Libya’s oil output has fallen more than 80 percent since July, straining the already-weak central government. As Prime Minister Ali Zeidan and his oil minister fail to get a handle on the crisis, a change of heart among the people responsible for some of the stoppages may be what finally gets oil and gas flowing again.
Libya is currently facing one of its most complex dilemmas. The continuing occupation of multiple oil and gas production sites, pipelines, platforms and export terminals by armed protestors has cut oil production to a sixth of the level it was at as late as July. As this cut in production, and thus in government revenue, forces Libya to dip into its savings to keep the government operating, a rash of assassinations of security officials, criminal activity, and sporadic militia clashes have spread the nascent Libyan security institutions thin. A recent political opinion focus group survey conducted by the National Democratic Institute found that “Libyans blame the government for continued insecurity and express a desire for the state to exert its authority and address the issue.”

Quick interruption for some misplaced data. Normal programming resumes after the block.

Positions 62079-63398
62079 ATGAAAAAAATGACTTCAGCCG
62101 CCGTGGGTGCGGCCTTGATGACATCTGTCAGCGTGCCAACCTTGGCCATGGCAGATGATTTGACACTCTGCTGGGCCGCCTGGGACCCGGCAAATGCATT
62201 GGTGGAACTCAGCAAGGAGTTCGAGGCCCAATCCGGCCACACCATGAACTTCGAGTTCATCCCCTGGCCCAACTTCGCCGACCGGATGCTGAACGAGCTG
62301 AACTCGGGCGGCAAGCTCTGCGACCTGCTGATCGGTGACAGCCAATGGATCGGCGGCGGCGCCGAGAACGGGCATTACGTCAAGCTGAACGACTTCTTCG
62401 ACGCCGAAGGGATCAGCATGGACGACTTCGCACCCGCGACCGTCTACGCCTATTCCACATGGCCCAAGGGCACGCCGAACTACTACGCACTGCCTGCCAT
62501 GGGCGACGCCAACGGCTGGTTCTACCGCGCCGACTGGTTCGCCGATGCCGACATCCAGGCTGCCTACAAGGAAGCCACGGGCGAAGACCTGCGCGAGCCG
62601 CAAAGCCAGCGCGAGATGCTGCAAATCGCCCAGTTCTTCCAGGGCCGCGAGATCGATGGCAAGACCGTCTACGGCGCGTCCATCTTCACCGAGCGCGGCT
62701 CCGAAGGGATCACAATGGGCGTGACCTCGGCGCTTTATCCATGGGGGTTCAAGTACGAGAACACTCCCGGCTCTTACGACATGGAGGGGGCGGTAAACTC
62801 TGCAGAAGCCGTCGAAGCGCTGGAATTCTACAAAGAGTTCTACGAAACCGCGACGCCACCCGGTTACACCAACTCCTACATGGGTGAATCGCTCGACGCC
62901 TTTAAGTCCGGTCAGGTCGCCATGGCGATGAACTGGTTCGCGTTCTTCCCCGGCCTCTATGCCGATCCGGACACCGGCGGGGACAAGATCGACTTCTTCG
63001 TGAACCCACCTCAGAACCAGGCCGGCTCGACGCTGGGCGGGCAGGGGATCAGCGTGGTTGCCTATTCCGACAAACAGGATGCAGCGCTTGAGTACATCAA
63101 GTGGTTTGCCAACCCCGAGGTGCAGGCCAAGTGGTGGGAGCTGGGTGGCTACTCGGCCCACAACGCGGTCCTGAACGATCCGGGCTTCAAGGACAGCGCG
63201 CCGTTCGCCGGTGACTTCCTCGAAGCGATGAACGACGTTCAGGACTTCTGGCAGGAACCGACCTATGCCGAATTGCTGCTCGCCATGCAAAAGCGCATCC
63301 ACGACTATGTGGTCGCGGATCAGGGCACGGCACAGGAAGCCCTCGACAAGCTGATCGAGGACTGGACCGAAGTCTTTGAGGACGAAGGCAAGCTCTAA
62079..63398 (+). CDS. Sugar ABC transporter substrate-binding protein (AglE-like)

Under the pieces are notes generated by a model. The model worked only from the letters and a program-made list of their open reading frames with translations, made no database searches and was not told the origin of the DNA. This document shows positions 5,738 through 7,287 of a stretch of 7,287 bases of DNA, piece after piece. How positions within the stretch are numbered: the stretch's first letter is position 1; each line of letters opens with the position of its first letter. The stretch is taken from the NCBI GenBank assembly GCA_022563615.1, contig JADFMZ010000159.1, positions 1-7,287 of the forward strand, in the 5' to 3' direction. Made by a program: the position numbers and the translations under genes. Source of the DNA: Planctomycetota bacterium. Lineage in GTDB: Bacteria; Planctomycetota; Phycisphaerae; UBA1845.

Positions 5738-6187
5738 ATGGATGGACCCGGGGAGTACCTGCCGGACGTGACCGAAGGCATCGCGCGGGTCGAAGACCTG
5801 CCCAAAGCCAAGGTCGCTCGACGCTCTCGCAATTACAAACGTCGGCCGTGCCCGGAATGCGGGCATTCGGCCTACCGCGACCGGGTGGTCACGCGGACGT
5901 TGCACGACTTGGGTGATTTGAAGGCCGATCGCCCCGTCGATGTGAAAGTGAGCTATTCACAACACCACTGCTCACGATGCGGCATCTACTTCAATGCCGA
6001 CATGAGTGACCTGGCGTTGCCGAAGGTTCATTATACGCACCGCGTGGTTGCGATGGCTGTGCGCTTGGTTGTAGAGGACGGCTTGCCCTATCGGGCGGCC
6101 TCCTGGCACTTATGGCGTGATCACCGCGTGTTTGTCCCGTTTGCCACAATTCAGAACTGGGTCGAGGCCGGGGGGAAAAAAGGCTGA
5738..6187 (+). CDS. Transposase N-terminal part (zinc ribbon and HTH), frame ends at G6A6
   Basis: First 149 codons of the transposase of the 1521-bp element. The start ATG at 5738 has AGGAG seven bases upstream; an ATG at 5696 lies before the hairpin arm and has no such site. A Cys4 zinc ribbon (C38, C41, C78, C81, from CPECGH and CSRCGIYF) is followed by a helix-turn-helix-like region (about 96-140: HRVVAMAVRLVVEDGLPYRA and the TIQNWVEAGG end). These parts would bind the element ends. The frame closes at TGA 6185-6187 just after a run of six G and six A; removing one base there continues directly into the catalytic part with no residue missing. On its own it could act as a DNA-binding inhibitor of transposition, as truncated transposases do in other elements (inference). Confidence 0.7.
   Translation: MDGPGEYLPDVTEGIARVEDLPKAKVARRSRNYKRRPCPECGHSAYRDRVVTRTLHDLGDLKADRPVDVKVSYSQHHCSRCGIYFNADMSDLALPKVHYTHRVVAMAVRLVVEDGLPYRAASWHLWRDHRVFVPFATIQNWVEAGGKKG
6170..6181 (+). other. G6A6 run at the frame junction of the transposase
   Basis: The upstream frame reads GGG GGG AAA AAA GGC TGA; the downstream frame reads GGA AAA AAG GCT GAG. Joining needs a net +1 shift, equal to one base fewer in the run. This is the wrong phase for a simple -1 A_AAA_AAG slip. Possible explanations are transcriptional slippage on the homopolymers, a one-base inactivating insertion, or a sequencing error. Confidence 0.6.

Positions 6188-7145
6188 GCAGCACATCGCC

Article by Jason Pack and Haley Cook, Majalla.
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